Since cortisol is a stress hormone designed to be used only in short term, crisis-level situations, it grabs all available resources from your body to give you the best chance for survival. This all-consuming process occurs in any variety of stressful situations, since hormones can’t, in the end, tell the difference between a serious fight with your boyfriend and a chance encounter with a bear.
But when cortisol is released too frequently (due to continuing stress), it can lead to a long-term depletion of things you need.
By decreasing pain sensitivity, cortisol allows your body to work overtime without really feeling the strain. This can be incredibly harmful as it becomes easier to overwork without realizing it, eventually leading to long term muscle damage, stress fractures, and exhaustion.
In the short term, cortisol concentrates all your ability to focus and retain short-term memory so you remember what not to do in the future. In the long term, this process can impair your cognitive performance and hinder long-term memory, as the brain gets stuck in short-term mode and used to blocking out everything but immediate stressors.
This can make it hard for you to remember corrections, combinations, exercises, and even daily things you need to be doing.
Cortisol increases your ability to create short term or “flashbulb” memories during stressful events so that you remember how not to get into them for next time. These brief montages are often what return in flashbacks in those affected by Post-Traumatic Stress Disorder (PTSD.)
In the short term, cortisol gives your immune system a boost. However, this high level of performance is impossible to sustain for more than an hour or so (at most). As such, your immune system gets tired from puffing itself up and, over the course of time, becomes taxed and exhausted.
This means it’s harder for your body to fight off colds, injuries, and other attacks on your immune system—all things that can put you out of commission.
Weakened Bones and Muscles
Like the immune system, your body as a whole initially runs on all cylinders when cortisol is first released. As time passes, however, muscle tissue begins to be produced less as resources continue to be channeled towards fighting stress instead of normal day-to-day functions.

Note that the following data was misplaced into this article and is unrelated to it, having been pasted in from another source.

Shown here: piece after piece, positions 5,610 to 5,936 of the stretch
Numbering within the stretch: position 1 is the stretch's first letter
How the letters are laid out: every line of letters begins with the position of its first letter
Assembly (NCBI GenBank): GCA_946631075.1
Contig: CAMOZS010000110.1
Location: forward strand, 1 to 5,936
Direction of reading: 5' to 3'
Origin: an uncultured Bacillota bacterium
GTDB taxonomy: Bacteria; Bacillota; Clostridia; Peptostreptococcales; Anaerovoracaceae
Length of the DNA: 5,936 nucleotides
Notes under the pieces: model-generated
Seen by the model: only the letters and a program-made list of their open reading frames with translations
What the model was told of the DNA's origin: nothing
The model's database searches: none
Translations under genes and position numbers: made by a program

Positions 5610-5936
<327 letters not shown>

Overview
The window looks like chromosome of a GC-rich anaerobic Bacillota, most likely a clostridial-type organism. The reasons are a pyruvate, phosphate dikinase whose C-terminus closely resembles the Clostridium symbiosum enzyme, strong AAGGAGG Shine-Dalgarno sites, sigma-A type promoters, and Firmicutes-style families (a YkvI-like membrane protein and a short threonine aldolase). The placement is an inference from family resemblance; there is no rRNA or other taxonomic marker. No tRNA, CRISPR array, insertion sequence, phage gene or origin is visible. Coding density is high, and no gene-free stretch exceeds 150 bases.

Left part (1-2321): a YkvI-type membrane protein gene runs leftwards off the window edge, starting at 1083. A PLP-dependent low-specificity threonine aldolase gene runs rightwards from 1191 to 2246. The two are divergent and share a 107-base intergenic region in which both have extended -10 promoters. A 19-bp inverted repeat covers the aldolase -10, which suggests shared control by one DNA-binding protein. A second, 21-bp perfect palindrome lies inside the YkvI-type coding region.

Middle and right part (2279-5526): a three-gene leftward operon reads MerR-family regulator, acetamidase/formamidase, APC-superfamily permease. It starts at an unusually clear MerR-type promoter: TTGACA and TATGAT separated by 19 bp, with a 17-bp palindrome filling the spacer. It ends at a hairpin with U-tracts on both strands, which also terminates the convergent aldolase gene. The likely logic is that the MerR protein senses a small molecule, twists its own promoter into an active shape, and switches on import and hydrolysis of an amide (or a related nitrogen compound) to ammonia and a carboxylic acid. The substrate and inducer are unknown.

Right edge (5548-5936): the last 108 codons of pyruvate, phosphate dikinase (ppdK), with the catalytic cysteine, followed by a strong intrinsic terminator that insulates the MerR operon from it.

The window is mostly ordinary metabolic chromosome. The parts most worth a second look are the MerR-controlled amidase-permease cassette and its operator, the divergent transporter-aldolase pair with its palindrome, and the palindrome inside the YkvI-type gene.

Bone formation also decreases, leading to a dangerous combination of more brittle bones and weaker muscles. This depleted production of new tissue causes injuries to heal slower. In the long term, this means more stress fractures, pulled muscles, fatigue, reduced endurance, and conditions such as arthritis and osteoporosis.
One of the more commonly known side effects of cortisol is weight gain. However, while cortisol does move fat cells into more visible areas of the body (the stomach, for example), most of the weight gain associated with stress stems from the cravings cortisol causes.
The hormone sends messages to the brain to start chowing down on fats and sugars; the body stores these particular kinds of food as fat to be used as energy the next time crisis hits. However, since modern day stress is most often unrelated to running away from a woolly mammoth, this fatty energy never gets burned and instead sticks to your thighs and abdomen.
Thyroid and Reproductive Function
Long term exposure to cortisol can also inhibit thyroid function. The thyroid regulates growth and metabolism in the body and, if compromised, can lead to weight gain, stunted growth in those still developing, and an end to collagen production, resulting in skin and circulatory issues.